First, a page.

I enjoy a crusty white bread, a baguette, a bagel, as much as most. But there is a special pleasure in slicing off a hearty brown slice of Latvian rye bread—and it takes a bit of elbow grease to do so—and slathering butter onto it, fresh from the farm, and biting in. A slice of this bread is a meal in itself.
Since going organic, I’d marveled at all the flavors I’d been missing due to over processing. It was like discovering food all over again, or for the first time. Buying local also ensured freshness, with a good example being tomatoes that were sun-ripened rather than reddened artificially in greenhouses and left tasting like cardboard. Varieties were astounding at the farmer’s markets. While supermarkets offered just a few types, fresh food markets offered a dazzling variety of red, yellow, green, purple, striped tomatoes, many of which I hadn’t even known existed. And that was just tomatoes…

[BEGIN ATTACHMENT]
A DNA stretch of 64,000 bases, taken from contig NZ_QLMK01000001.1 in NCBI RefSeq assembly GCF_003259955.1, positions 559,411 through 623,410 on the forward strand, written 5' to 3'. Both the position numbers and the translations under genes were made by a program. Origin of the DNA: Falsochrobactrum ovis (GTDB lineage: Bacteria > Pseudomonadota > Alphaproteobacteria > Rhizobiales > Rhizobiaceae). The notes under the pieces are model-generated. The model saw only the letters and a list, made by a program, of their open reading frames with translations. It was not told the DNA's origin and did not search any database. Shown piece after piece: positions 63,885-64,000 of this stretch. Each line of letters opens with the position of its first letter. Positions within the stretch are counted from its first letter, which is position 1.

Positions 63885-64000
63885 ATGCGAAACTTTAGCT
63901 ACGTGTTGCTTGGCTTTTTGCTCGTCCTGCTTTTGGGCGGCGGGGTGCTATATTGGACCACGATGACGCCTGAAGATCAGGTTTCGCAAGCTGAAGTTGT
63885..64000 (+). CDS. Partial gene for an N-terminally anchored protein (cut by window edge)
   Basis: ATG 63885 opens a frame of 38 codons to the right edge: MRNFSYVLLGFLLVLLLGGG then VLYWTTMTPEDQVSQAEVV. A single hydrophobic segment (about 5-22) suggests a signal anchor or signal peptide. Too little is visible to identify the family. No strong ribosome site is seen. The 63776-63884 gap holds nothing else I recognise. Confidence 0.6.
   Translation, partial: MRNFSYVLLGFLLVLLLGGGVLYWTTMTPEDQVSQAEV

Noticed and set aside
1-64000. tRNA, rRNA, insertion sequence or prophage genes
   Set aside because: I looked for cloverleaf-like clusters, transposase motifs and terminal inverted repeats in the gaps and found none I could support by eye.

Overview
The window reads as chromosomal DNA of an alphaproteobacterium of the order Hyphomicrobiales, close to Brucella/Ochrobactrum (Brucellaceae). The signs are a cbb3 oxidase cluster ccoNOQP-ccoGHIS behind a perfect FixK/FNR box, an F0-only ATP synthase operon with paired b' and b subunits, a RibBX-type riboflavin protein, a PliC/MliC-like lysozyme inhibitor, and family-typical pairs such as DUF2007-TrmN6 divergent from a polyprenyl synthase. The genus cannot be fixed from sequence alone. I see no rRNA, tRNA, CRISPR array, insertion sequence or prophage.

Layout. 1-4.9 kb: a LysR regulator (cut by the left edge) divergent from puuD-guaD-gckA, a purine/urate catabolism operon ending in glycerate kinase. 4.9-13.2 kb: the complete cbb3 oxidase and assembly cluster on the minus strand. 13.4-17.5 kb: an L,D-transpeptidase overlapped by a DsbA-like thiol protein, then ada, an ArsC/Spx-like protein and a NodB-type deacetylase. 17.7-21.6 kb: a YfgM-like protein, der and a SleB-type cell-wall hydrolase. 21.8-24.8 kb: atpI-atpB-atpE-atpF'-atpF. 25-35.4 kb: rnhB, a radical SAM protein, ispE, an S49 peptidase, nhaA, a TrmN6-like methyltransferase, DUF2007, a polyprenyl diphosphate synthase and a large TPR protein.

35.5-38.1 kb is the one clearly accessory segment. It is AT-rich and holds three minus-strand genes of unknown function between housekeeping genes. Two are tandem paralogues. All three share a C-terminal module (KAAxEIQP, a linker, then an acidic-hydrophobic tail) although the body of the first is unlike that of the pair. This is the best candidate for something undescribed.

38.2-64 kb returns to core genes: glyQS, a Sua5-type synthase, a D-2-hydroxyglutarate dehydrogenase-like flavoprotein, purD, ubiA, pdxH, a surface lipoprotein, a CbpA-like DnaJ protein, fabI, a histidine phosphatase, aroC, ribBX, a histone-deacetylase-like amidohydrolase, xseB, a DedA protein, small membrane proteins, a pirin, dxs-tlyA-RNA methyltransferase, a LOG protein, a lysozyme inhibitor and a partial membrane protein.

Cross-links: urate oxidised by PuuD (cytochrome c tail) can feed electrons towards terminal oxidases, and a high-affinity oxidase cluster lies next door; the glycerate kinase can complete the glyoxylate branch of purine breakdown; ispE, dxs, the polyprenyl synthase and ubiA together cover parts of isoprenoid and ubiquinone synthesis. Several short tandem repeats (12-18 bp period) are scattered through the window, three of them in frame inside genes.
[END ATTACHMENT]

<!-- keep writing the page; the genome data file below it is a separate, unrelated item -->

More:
mushroom hunting and preparation in Latvia) are just a few of these forest delicacies. All I needed to complete the meal was butter, fresh from the farm, and milk, also organic. I was beginning to understand, making the connection, on why going organic back in the States had seemed like such a natural change for me to make…
Completing that Latvian table are not only fresh flowers, but also song. Add a shot glass of snabis (vodka), a pitcher of home-brewed alus (beer), tejas (teas) and sulas (juice) made from berries, herbs and flowers grown around the home garden, kvass (a naturally sweet carbonated drink made from fermented dark rye bread), kefirs or ruguspiens or paninas, varieties of buttermilk or milk-based drinks similar to yogurt, and the table becomes a gathering place for people to share the simplest joy of living—by sharing their bounty.
(To be continued…)
Valmiermuizas alus, my local favorite
Baravika sviesta ar rupjmaizi (boletus mushroom sauteed in butter, with dark rye bread)
Central tirgus at dusk